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New year, new times, new challenges




At this time of year I like t evaluate the past year and see what worked and what didn’t. I then try t look ahead and see what we should prepare for and what I want to accomplish in the next year. So here goes.


Obviously most of us would declare 2020 was a bad year not to be repeated. Since we all look at things through our own perspectives and our personal situation, we all probably have different thoughts about the past year. To start with I try to evaluate things that were within my control and things that were not. I don’t like to dwell on things not within my control since there is usually little I can do about them anyway, so why waste time and energy worrying about them?


that being said, I do believe it is prudent to do whatever preparation we can for any concerns we have about the future, even that outside our control. Save money, do what we can to reduce any risks you perceive ahead, prepare for a “new normal”, change any personal behaviors that are not useful, start doing things within our control that are beneficial to us, etc.


Surprisingly, when I look at the year just passed, I find not everything was bad. Yes, we lost mum, had to cancel some travel, had some things break around the house that needed repair, could not be as socially active as we wanted to be, but not all was lost. I find my “honey do” list is amazingly all done! My Amazon wish list is empty. Our bank accounts have never been higher. Because of extra time, we have both read far more than usual. I finally went to Hawaii and now have been to all 50 states. I also took the down time to get the cataracts removed from both eyes and can now see well again.


most importantly to me personally is that my efforts at playing music have shown some results that a year ago I would have never believed possible. I recently read an article about a study done on babies and toddlers and how they learn fastest. The bottom line was that they learn through being persistent and always trying things just at the limit of what is possible for them. They get out of their comfort zone and are not afraid of failure.


I can say now from personal experience that this strategy works for old guys as well. My musical progress was greatest when I left my comfort zone and tried new things. After a few weeks or months of trying some new things, I noticed they started becoming natural and easier, more automatic. Two weeks ago I picked out 4 new songs to learn, all requiring me to try new to me techniques. After only two days I could pretty much do them to my satisfaction. I had set the bar too low and made it too easy. This coming week I will pick out more challenging songs and force myself out of my comfort zone.


i am reminded of the time after my stroke when I kept falling when trying to lift and carry my canoe. It took six months of hard sometimes painful effort. But in the end a few of you long time readers may remember my posting a picture here of me carrying my canoe. In the years since I had become complacent and did not try enough new challenges. Now that I have music as a hobby, finding new challenges is easy again.


the point is not that I will ever become a great musician, I won’t, but I will spend the rest of my life enjoying trying to get better at it. So for this year I now have several new goals I am aiming for, because that is within my control. Remember, we can tell other people whatever we would like them to hear, but we cannot lie to the person we see in the mirror because that person knows the truth about us.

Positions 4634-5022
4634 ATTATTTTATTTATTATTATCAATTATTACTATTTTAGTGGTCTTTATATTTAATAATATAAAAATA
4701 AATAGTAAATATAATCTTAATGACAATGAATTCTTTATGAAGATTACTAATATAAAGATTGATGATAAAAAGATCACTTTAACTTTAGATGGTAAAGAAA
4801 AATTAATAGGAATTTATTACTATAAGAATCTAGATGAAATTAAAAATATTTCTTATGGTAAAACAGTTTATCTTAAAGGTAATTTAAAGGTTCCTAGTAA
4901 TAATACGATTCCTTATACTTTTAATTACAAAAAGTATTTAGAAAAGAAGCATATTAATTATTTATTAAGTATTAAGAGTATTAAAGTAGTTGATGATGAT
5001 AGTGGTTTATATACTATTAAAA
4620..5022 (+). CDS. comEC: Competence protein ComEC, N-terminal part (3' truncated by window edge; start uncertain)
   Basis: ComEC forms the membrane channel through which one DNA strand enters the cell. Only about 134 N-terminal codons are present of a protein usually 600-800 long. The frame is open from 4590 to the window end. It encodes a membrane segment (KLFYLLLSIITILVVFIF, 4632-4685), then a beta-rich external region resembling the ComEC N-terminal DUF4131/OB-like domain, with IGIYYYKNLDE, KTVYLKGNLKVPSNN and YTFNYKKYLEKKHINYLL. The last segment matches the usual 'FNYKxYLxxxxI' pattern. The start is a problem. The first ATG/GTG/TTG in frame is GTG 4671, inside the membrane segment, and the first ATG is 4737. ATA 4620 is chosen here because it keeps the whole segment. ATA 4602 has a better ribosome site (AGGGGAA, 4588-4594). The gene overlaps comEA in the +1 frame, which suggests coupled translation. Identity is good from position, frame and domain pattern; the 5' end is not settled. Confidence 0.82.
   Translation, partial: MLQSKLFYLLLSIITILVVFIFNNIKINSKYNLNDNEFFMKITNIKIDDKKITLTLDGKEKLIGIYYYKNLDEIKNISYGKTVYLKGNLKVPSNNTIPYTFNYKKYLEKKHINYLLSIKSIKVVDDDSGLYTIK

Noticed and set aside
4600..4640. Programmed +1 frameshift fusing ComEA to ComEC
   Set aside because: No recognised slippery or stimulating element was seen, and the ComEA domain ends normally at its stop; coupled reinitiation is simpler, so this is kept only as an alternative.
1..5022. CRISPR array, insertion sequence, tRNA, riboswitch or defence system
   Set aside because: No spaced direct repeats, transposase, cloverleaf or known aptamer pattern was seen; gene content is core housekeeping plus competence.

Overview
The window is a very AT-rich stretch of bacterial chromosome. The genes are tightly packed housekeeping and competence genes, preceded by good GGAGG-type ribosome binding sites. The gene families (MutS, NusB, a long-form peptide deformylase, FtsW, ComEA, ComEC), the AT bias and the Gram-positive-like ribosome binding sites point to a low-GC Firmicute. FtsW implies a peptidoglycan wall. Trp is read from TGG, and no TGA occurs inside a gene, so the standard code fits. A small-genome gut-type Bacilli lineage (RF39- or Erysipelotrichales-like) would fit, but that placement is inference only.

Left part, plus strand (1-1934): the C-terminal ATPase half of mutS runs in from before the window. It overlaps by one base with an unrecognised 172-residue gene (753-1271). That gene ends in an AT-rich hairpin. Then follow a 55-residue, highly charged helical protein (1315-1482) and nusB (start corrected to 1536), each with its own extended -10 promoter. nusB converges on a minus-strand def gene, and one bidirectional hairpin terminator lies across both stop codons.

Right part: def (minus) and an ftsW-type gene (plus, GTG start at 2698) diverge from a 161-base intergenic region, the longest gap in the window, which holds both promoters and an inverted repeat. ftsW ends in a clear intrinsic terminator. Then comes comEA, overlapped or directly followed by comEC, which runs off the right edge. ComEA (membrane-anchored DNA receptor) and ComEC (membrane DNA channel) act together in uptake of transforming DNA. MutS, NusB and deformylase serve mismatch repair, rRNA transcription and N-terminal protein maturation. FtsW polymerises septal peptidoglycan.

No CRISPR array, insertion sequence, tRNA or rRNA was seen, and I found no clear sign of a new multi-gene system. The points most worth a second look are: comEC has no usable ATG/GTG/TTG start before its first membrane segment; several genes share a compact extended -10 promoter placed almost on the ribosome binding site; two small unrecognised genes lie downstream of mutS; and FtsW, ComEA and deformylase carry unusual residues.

i remember when I came home from the stroke rehab hospital in a wheel chair. Despair and bad thoughts were my companion. A month later I drove a few miles out in the open country. Then after that I drove 20 miles or so. Then a few weeks later, 50 miles, then 100 miles from our home to Duluth, MN, then finally a few months later both ways. Then six months later I met my main goal of carrying my canoe so I could go fishing again.


my bottom line is for us to work on those things we CAN control, prepare as best we can for those things we cannot control, and always push ourselves to be at the very edge of what we can do, whatever that is.


happy new year to all.



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George you amaze me with your self confidence and perception. I agree with most of what you say but know for my late  husband Ray in his early stroke years challenging himself was not an option so much as keeping what he had as stroke after stroke slowly took all he had gained away. But I agree wholeheartedly with our need for accessing whatever we have in our control and what we don't. I have had a very mixed year but some highlights outshone the bad times, and I will write about that in my next blog.

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Happy New year to you George, you were spot on. I felt I am reading my own thoughts or what. I also believe when we get out of our comfort zone & do things that's when growth happens in life. I also feel 2020 was not that of bad year at-least for our family, will blog about it



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Sue sometimes challenging yourself is working on maintaining what you have. So long as you are working at the edge of your ability you are going to progress, although it gets very disheartening when you feel like nothing is improving. I have to keep telling myself, you try nothing you get nothing.

But some days you grab the bull by the horns and you get brave. I started a new patchwork piecing project yesterday. I was sensible and went for 4 inch blocks, where I would have done 2 inch pre stoke, and doing the cuts was a little terrifying. But it looks like it's going to work although the accumulated error factor of my uneven seams is going to make it "interesting"

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